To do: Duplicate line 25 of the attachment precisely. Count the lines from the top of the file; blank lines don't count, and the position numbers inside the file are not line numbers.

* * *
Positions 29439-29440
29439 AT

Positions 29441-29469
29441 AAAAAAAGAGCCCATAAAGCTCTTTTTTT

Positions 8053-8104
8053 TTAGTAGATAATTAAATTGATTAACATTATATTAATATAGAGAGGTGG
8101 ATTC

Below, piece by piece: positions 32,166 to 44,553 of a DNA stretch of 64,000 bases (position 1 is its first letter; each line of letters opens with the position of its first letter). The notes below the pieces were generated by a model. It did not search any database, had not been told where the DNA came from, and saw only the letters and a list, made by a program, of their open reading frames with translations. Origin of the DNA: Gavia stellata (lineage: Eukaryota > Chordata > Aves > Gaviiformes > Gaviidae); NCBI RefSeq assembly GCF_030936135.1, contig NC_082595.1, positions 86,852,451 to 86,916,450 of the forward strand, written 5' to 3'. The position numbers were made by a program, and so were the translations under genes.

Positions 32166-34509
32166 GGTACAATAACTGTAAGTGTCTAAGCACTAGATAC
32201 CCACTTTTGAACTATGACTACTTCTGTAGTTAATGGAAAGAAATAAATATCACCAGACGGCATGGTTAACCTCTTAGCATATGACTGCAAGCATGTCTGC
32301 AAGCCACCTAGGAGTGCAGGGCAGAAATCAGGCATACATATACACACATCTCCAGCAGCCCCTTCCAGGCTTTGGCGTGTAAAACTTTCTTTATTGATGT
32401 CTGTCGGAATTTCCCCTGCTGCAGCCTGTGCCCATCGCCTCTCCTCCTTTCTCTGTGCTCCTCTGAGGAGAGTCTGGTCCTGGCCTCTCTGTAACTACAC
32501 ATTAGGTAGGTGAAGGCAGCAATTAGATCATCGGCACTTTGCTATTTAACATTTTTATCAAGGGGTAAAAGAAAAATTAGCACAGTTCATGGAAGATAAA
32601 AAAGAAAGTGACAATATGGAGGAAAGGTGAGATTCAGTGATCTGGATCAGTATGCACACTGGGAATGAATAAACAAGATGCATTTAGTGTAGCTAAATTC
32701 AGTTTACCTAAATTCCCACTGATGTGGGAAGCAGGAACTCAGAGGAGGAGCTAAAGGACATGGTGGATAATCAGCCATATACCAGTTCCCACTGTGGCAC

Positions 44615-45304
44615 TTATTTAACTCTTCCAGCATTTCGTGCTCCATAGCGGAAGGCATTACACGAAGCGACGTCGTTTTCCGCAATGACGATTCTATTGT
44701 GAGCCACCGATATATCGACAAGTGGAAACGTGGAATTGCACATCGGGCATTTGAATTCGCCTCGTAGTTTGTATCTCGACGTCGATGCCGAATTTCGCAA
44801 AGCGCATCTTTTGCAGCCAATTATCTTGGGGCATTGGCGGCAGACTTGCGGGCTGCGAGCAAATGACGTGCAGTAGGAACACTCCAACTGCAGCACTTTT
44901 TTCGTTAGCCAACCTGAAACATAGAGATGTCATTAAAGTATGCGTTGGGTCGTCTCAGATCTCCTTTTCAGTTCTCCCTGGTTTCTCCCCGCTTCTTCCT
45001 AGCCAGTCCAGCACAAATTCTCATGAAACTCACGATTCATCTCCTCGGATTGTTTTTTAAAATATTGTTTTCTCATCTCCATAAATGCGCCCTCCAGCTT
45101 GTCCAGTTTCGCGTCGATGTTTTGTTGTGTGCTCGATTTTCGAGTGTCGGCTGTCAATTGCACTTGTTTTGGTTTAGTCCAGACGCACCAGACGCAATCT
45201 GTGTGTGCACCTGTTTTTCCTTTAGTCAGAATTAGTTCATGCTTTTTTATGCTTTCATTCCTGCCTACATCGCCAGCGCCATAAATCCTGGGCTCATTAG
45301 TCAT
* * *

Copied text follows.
45301 TCAT